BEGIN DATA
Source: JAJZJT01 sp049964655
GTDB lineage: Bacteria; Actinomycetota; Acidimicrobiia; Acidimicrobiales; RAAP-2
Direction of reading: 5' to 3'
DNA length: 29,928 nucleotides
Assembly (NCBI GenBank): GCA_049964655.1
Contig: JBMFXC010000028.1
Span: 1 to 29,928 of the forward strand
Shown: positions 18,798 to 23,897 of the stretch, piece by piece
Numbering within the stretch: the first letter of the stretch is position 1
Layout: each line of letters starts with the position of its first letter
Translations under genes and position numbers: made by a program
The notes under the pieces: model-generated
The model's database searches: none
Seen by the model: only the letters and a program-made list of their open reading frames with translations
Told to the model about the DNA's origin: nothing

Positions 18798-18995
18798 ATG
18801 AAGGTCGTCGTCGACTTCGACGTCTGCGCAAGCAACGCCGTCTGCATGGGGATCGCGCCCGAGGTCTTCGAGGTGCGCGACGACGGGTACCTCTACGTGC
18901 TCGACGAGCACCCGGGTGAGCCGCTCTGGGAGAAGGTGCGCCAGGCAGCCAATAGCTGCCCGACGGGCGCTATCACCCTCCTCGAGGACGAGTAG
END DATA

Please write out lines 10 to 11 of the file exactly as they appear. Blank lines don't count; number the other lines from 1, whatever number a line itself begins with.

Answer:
Layout: each line of letters starts with the position of its first letter
Translations under genes and position numbers: made by a program